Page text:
Jewish detective sues police

As an observant Orthodox Jew, Steve Riback must cover his head and abstain from shaving. As a detective in the Metropolitan Police Department, he is prohibited from wearing a cap or beard.

The conflicting roles lie at the heart of a federal lawsuit filed this week by Riback, a nine-year veteran of the department who contends he is experiencing religious discrimination on the job.

“I just never thought in my wildest dreams it would have gotten to this point,” Riback said Wednesday. “That’s for certain.”

The 31-year-old detective said he tried repeatedly to meet with his superiors and negotiate a compromise before resorting to litigation.

“This is a result directly of their actions, or their inaction to handle the matter correctly,” he said.

Attorneys with the American Civil Liberties Union of Nevada, who are representing Riback, are seeking a preliminary injunction that would prohibit police officials from disciplining the detective for wearing either a short beard or a yarmulke at work. A yarmulke is a skullcap worn by Jewish men and boys.

“He has now been going to work for almost seven months with no beard and no head covering in violation of his religion, and is daily suffering irreparable harm to his emotional and spiritual well-being, and his constitutional rights,” the lawsuit alleges.

Liesl Freedman, the Police Department’s general counsel, said she had not seen the lawsuit but did not wish to comment on pending litigation. Regarding the department’s policies, she said: “It’s a paramilitary organization, and we remain religion-neutral. And that’s important.”

Riback disputes the assertion that the department is religion-neutral. Until recently, he said, the department allowed uniformed officers to wear an International Fellowship of Christian Police Officers pin that featured an open Bible.

Shortly after Riback pointed out the contradictory policies, he said, department officials decided to prohibit officers from wearing the pin.

Attorney Allen Lichtenstein said neither Riback nor the ACLU asked for the ban. Riback said the policy change has put him in an uncomfortable position with his co-workers.

“My immediate colleagues are very supportive, but there’s certainly a stigma and a monkey on my back,” he said.

Under the law, Lichtenstein said, an employer must reasonably accommodate an employee’s religious practices unless the employer cannot do so without undue hardship.

Riback said his religion did not conflict with his job when he began working for the department.

“Within the past five years or so, I progressively became more and more observant,” he said.

During that time, Riback was assigned to the department’s vice squad, where he wore a beard and baseball cap as part of his undercover disguise. His appearance did not become an issue until October, when he was transferred to his current job with the office of quality assurance. Riback’s lawsuit describes the new position as a “non-uniformed desk job with little or no interaction with the public.”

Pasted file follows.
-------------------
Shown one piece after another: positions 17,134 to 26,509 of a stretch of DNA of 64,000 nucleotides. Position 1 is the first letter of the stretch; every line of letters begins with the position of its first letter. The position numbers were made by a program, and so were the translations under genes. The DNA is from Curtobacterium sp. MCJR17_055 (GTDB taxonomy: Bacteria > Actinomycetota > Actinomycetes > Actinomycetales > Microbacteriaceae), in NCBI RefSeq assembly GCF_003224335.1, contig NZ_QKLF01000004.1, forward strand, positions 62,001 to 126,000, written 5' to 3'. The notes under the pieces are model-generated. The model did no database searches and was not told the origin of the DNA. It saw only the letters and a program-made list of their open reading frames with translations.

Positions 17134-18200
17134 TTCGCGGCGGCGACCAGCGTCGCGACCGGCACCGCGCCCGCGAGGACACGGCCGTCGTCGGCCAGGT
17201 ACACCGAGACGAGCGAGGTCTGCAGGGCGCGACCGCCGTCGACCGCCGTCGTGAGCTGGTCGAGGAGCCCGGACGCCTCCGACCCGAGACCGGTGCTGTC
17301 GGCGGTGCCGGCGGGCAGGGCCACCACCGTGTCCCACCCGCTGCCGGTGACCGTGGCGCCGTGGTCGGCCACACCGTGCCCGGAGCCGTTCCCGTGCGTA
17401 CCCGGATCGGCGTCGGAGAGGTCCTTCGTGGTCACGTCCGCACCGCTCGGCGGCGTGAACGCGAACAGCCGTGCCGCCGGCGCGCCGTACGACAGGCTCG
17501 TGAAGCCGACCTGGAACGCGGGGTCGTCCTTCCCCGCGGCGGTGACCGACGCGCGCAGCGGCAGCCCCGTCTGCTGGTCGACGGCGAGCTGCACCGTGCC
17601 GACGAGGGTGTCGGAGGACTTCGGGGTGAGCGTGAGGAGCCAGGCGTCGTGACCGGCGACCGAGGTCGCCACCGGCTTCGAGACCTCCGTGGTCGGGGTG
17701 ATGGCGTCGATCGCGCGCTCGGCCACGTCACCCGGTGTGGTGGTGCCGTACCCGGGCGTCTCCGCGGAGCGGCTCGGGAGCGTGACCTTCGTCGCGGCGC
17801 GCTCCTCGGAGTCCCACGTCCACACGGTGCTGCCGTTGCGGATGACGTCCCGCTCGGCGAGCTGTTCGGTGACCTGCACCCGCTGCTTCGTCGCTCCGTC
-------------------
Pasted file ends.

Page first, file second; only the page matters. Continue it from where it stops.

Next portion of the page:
For his first few weeks in the new position, according to the lawsuit, Riback wore a yarmulke and a close-cropped beard that was shorter than the one he wore in his undercover position.

“At the time, Metro had a personnel policy that prohibited all officers from wearing beards but provided for waivers for officers who must wear facial hair for medical reasons,” according to the lawsuit. “Detective Riback is personally aware of several officers with beards who work a uniformed duty.”

Riback knew of no policy at the time that “forbade the wearing of hats by non-uniformed officers under any circumstances,” according to his lawsuit, and uniformed officers were allowed to wear baseball caps with some restrictions. In May, according to the lawsuit, the department changed its “civilian clothing” policy to forbid the wearing of any hats while indoors.

Not long after starting his desk job, according to the lawsuit, Riback was instructed to shave his beard. He did, but he submitted a request to the department’s diversity director for a religious accommodation to wear a “neat beard.” Also, he inquired about his right to wear a yarmulke.

According to the lawsuit, Riback’s request to wear a beard was denied, and he was informed for the first time that he was not allowed to wear a yarmulke. Riback said he later asked for permission to wear a plain baseball cap, but that request also was denied.

“What Steve is asking for is very, very limited,” Lichtenstein said.

Riback said the head covering serves to remind Orthodox Jews that God is always above them, and Orthodox Jews believe the Hebrew Bible forbids shaving one’s face.

Lichtenstein said Riback has “scrupulously complied” with the decisions of department officials, “even though he feels his rights were violated.”

“He is trying to vindicate his rights through proper channels,” the lawyer said.

Gary Peck, executive director of the ACLU of Nevada, described Riback as a “stellar police officer” committed to a career in law enforcement.

“This is exactly the kind of guy that the department should be doing everything in its power to keep and advance,” Peck said.

The lawsuit names Sheriff Doug Gillespie, Capt. Stavros Anthony and Walter Norris, director of the department’s office of employment diversity, as defendants. In addition to its claim of religious discrimination, the lawsuit accuses the defendants of retaliating against Riback for complaining about the discrimination.

“The clumsy way Metro handled officer Riback’s case is deeply disappointing,” Peck said. “It indicates that whatever progress has been made at the department concerning diversity issues, it still has a long way to go to live up to its own professed ideals.”

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